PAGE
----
Resume Differentiation Through Non-Profit Experience: An Introduction
This chapter is a free excerpt from The Best Book on Getting Consulting Jobs In India.
But what's even more important than having a strong resume is having a resume that’s different.
Your resume should say something about your personality if it’s going to catch the attention of major consulting firms.
Resume DifferentiationStudents and young professionals constantly ask me how they should go about differentiating their resumes.
Especially in India, many of these job seekers have very tech-centric or engineering-centric backgrounds. And without any meaningful differentiation to their resumes, these applicants will just blend in with all the other people with tech degrees and work experience in the tech industry.
The best way to stand out from the crowd of other tech-heavy job applicants is to find something outside of your tech background to make yourself more interesting to recruiters and interviewers.
When recruiters are sorting through hundreds of resumes, you’ll need something that catches their attention. Engineering degrees and work experience are definitely valuable, but ultimately, they’re also somewhat boring and commonplace.
While differentiating your profile, make sure that your additional experience is complementary to your degree or your earlier experience.
For example, if you’re an engineer, your degree is highly quantitative and analytical in nature. So an engineer should try to complement those traits with softer skills, which transforms your one note resume into something multidimensional.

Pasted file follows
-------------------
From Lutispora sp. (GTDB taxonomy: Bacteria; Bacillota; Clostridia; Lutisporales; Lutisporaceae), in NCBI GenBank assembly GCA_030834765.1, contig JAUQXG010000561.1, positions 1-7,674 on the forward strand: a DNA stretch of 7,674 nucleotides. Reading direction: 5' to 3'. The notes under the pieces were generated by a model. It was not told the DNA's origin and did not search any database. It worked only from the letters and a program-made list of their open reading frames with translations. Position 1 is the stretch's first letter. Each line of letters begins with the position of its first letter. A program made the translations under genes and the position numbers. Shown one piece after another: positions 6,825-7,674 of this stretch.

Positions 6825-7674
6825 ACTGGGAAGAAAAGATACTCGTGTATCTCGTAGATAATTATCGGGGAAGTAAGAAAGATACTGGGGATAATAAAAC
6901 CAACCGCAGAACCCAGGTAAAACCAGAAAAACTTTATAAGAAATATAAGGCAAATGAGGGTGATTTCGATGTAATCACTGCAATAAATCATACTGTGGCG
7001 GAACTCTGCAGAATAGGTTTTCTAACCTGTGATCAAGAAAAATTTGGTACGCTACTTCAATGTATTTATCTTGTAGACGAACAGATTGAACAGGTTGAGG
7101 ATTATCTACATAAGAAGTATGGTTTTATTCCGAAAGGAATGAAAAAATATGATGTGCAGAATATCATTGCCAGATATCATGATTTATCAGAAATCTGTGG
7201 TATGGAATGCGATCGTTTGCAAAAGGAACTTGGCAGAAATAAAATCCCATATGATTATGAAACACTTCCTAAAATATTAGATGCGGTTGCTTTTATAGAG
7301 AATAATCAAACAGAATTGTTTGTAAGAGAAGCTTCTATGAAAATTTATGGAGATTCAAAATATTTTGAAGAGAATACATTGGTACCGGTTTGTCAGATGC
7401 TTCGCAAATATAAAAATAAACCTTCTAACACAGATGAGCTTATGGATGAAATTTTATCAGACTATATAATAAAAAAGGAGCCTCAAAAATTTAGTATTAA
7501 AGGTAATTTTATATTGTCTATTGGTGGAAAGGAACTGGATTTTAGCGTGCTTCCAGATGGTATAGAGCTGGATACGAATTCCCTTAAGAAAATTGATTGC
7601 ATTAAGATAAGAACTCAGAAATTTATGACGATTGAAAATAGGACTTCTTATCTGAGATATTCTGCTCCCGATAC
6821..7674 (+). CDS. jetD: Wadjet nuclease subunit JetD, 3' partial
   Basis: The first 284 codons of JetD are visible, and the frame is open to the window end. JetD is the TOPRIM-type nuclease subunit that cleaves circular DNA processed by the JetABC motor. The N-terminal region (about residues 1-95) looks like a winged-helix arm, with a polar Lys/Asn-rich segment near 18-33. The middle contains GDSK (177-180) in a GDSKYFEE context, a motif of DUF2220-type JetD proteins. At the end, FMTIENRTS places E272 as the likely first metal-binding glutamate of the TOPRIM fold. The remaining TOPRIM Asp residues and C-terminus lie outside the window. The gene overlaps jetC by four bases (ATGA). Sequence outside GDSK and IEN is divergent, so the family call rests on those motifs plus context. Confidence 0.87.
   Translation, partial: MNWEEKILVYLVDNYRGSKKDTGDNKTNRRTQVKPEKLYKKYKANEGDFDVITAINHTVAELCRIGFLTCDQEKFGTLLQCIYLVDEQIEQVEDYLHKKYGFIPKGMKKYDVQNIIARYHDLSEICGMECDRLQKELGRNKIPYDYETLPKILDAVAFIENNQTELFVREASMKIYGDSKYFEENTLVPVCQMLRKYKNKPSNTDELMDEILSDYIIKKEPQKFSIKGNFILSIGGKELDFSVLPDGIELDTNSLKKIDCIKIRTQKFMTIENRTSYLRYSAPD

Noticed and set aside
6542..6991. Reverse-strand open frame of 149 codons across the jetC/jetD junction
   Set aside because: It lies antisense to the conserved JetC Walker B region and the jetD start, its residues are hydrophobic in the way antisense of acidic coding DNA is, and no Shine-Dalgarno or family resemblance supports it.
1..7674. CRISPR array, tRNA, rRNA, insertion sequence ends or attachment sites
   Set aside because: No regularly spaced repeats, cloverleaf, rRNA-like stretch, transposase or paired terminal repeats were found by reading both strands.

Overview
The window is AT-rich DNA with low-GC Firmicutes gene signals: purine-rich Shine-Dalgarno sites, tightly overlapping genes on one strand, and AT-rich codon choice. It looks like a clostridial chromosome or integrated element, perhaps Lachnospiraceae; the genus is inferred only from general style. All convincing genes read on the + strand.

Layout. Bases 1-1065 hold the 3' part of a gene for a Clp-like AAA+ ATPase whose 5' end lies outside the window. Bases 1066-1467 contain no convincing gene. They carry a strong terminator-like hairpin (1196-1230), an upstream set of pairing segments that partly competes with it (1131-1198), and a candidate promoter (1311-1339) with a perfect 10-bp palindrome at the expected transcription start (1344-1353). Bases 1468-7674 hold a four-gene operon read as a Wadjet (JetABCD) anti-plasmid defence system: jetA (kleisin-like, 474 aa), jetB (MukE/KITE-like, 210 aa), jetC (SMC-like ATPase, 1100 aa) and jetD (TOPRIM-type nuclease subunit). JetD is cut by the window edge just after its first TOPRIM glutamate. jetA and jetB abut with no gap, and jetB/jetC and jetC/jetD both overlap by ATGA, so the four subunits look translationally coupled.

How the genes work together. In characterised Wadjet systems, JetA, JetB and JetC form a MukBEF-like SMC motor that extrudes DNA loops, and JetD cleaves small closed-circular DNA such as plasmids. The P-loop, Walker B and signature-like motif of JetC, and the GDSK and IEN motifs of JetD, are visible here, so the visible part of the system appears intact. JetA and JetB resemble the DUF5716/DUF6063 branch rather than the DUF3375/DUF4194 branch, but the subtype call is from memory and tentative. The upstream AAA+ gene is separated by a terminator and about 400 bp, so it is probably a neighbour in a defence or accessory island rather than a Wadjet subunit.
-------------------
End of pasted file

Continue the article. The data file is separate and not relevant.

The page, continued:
The Non-Profit IndustryMy favorite method for adding softer skills to your resume is finding work in the non-profit industry, specifically NGOs and Think Tanks.
Organizations in the non-profit industry generally attract a lot of smart, talented, and driven individuals. And if you work in this industry, you'll get to meet and work with these people!
Why is the non-profit industry so attractive? It’s definitely not the compensation that attracts workers.
Rather, people work for NGOs because there are many great qualitative benefits.
During my career, I’ve worked with multiple NGOs, most notably:
- The World Resources Institute in Washington, DC, where I focused on analyzing and developing environmentally-friendly policies.
- Ujjivan Microfinance in Bangalore, where I provided financial options to the urban poor in and around Bangalore.
As you’re reading this, I want to emphasize that you should never pretend to care about a cause only to build your resume.Working on something that you only pretend to care about will only end up frustrating you.
Non-profit work is just one of the many ways of differentiating your resume. Only seek this route if you truly believe in the cause and seek genuine satisfaction from your work experience.
But for those who truly wish to make a difference by working with an NGO, you’ll get a lot of satisfaction from your work and will develop additional skills and strengths that will help you break into the consulting industry.
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